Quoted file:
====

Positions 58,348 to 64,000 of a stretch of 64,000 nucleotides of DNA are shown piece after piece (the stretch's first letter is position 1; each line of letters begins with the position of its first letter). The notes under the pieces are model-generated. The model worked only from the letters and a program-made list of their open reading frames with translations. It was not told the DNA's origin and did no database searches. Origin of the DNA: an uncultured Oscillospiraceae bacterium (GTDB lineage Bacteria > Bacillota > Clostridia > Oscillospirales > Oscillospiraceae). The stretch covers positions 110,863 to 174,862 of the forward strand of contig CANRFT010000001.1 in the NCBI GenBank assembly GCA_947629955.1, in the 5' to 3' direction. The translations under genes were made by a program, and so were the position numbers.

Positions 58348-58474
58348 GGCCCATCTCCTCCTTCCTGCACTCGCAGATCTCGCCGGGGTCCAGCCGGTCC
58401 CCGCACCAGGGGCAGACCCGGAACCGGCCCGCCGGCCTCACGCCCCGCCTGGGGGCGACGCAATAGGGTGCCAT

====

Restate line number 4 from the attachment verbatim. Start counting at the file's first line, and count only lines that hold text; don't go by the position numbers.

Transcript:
58401 CCGCACCAGGGGCAGACCCGGAACCGGCCCGCCGGCCTCACGCCCCGCCTGGGGGCGACGCAATAGGGTGCCAT